November 28, 2020
Being a Russian weeb, I keep my hand on the pulse of two countries: Russia and Japan, and I noticed something interesting in recent years: a sharp uptick in English proficiency in both of them. This, oddly enough, coincides with a gradual decay of American influence in world affairs and the cancelation of English as one of the official languages of the Europe.
Of course, both countries made children learn English in school for decades, but it never led to a noticeable section of the population using it for anything. The fall of Soviet Union and "joint ventures" did practically nothing to change that in Russia. But, 30 years later — more than a generation later — it is common for Russians to link English-language media, even videos. This goes hand in hand with two other phenomena: shrill shrieks of ultra-patriots and an avalanche of English stems in everyday language (beyond "printer" and other legacy words).
Japanese trajectory was a little different. The massive acqusition of English stems happened much earlier, and it's normal for people to say "senks" instead of "arigatou". Members of game chat in of my gacha geimu would sometimes tell me not strain myself and just use English, "we all speak it, it's okay". But I thought it was just geeks. What clued me on the change was a significant increase in numbers of retail workers who spoke English. It happened on an identical schedule with Russia, almost overnight as these things go (starting in 2015 or so), and extended far into the cities that weren't known as tourist beacons, such as Nagoya.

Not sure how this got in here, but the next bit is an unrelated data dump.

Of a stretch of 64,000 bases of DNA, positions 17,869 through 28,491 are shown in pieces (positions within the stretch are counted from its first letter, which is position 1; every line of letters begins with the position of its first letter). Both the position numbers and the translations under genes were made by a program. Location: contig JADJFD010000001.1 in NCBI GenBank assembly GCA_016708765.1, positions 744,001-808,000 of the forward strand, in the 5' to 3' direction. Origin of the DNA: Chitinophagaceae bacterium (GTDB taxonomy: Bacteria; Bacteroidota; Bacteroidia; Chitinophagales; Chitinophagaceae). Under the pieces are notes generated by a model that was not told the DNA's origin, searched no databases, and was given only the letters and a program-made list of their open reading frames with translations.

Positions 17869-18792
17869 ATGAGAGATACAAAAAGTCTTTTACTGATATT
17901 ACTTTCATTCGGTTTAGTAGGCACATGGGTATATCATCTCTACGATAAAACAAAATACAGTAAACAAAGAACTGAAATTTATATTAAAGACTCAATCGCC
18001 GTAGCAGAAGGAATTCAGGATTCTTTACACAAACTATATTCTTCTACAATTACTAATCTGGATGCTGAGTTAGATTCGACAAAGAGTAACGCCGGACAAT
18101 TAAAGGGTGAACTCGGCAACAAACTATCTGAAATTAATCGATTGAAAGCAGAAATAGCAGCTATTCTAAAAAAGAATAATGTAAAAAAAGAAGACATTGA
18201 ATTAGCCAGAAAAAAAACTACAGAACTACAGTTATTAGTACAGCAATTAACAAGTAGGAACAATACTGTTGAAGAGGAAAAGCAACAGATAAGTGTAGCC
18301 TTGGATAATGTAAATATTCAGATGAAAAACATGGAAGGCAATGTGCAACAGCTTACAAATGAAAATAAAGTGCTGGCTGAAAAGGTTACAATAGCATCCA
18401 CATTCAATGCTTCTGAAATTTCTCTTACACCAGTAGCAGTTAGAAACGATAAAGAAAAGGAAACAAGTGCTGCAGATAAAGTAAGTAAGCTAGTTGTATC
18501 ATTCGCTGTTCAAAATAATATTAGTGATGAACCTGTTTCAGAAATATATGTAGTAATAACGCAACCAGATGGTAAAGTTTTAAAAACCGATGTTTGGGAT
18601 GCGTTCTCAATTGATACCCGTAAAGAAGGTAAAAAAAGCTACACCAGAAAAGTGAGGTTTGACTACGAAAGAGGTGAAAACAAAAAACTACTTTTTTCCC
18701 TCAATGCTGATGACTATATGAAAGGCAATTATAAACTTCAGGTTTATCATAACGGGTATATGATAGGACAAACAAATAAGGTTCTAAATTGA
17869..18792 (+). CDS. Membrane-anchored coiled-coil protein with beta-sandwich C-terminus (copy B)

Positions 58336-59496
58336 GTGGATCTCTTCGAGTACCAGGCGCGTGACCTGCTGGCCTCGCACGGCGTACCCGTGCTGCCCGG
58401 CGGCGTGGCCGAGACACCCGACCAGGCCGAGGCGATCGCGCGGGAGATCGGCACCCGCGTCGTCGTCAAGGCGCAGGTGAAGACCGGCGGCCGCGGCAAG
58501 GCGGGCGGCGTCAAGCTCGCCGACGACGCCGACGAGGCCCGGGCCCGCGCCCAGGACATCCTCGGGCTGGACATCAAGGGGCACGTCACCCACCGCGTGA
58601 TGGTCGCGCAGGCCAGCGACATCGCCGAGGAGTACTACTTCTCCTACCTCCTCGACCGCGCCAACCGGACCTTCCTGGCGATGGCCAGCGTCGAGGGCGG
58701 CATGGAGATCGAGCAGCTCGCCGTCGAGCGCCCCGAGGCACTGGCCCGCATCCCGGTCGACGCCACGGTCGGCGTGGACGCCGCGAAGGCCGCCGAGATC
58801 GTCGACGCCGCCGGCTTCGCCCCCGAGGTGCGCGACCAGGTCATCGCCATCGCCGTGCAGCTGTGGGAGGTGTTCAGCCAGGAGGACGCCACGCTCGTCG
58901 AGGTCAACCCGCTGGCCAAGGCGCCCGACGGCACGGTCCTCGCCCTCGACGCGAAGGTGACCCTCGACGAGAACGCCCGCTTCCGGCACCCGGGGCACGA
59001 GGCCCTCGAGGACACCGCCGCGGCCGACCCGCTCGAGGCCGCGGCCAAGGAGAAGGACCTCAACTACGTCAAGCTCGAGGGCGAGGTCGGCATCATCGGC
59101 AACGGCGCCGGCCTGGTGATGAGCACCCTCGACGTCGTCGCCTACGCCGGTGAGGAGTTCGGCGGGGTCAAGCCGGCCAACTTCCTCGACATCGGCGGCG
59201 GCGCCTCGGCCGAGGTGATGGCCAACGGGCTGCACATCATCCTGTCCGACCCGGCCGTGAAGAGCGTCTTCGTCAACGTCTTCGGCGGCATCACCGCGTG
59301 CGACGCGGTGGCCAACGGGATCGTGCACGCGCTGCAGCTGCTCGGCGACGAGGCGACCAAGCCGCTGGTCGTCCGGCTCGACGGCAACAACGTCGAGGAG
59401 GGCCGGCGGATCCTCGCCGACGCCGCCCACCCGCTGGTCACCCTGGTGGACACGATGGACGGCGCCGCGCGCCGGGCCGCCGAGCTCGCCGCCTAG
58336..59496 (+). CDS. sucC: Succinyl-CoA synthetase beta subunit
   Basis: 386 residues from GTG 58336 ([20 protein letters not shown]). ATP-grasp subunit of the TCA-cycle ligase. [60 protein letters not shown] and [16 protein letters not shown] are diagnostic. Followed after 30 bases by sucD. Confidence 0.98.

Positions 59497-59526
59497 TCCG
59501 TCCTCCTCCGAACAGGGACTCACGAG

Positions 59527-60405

In addition, there's a certain evidence that English is spreading around Pacific Rim. I saw Chinese and Thai tourists talking in English in Kyoto in 2019. Also, my wife visited Thailand and reported similar findings.
Not sure what to make of this all. Some observers in the U.S. expected Mandarin Chinese to spread in the region, and at times you hear recorded announcements in Japanese trains. But although many people say that it might be a good idea to learn Chinese, nobody actually uses it (except for narrow business uses, just like English in the 1970s). Certainly not in Russia! You'd think they'd learn German, but nope. The seemingly voluntary, grassroots raise of the interest in practical English, at times contrary to the official efforts, is what's most interesting to me.
UPDATE: In comments, Brickmuppet puts the start of the tide earlier: "I noted a vast improvement in english proficiency in the exchange students from Japan from about 2011 on." It took time for those students to grow up and enter the workforce.
Posted by: The Brickmuppet at November 28, 2020 08:33 PM (5iiQK)
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